When you watch a movie like “Star Wars: The Force Awakens” or “Captain America: Civil War,” the fight scenes that take place may only last a few minutes, but they are the product of months and months of training. Fight choreographers and trained stunt people develop the choreography together, writing it, practicing it, filming it, taking out what doesn’t work and trying something new, and then starting that process all over again until the fight choreographer and director are happy with what they’ve got. Then they hand it to actors who themselves train for months on end to be able to act out the finished choreography, and those actors practice and practice the fight scene until they can do them believably.
Whether it’s a real confrontation that suddenly erupts in your daily life, a sparring session, or you one day become a choreographer, stunt person, or actor, any kind of self-defense follows this same arc. If you have to defend yourself one day, it’s not what you do in that moment that makes you capable of doing so. It’s what you’ve done for years beforehand.
In a real-life confrontation, most people without training think of what their body does next, and by the time they’ve made up their mind and communicate that decisions to their muscles, the shape of the confrontation has changed. Whatever that decision was may be obsolete.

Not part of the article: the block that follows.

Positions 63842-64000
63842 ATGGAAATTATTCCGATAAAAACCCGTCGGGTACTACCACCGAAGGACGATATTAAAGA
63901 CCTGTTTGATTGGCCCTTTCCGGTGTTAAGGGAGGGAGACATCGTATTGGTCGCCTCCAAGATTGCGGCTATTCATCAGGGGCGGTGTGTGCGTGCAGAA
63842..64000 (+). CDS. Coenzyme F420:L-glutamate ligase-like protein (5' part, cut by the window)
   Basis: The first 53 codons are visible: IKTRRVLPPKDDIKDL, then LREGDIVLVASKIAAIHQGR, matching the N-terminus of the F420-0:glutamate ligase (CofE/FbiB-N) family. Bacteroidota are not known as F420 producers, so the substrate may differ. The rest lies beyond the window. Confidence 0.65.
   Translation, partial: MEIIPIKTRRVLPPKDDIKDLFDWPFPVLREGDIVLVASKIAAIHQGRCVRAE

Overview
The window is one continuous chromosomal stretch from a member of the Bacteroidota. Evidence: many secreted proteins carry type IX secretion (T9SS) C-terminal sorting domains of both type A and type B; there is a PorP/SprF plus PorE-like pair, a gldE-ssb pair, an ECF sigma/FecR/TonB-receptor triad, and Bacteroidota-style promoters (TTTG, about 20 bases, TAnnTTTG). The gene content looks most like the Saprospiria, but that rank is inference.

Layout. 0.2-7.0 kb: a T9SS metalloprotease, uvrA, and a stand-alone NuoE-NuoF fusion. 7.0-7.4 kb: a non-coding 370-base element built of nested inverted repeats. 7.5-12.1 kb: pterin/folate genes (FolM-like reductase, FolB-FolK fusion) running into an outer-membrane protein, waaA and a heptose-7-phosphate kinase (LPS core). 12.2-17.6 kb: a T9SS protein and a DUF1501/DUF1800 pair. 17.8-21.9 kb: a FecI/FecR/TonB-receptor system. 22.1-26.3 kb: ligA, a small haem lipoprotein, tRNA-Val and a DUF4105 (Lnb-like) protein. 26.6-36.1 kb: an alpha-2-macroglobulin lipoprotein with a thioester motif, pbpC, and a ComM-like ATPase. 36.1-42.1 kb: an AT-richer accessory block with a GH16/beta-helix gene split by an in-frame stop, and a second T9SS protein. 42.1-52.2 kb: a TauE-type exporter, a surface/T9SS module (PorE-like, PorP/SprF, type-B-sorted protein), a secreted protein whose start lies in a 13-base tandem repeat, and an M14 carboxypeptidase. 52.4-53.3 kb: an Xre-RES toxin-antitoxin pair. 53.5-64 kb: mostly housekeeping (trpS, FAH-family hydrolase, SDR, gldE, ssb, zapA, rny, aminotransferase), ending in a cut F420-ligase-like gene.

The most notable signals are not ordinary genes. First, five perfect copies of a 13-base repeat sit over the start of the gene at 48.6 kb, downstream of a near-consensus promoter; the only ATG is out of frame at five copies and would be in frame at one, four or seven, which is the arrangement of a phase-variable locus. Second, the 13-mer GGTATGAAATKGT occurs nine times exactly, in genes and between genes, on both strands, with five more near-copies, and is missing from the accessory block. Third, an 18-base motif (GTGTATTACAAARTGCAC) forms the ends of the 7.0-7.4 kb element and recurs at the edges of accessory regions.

For someone who’s trained, you don’t need to think of what your body has to do, of how to stand and position yourself. Your body is already trained to do that. In many ways, your muscles think on their own. Muscle memory kicks in and you protect yourself without having to think of it.
Fighting is a self-fulfilling prophecy. In a real-life situation, if your brain can’t think about anything else beside the fight that’s about to happen, that fight is inevitable. You can’t avoid it. If your body can take care of that thinking on its own, through training, it frees up your brain to start thinking about how to defuse that fight, about how to stop it before it happens. That’s the real strength of martial arts, to train your body to the point where your mind is freed up to recognize and make more choices.
Sometimes that will mean you handle a fight better, sometimes it means you can avoid the fight entirely. Months and years of training give you more control over the minutes that count the most. You can be stronger and more aware in many situations. And who knows – maybe one day, you’ll have the training to choreograph or star in the next “Star Wars” or “Avengers.”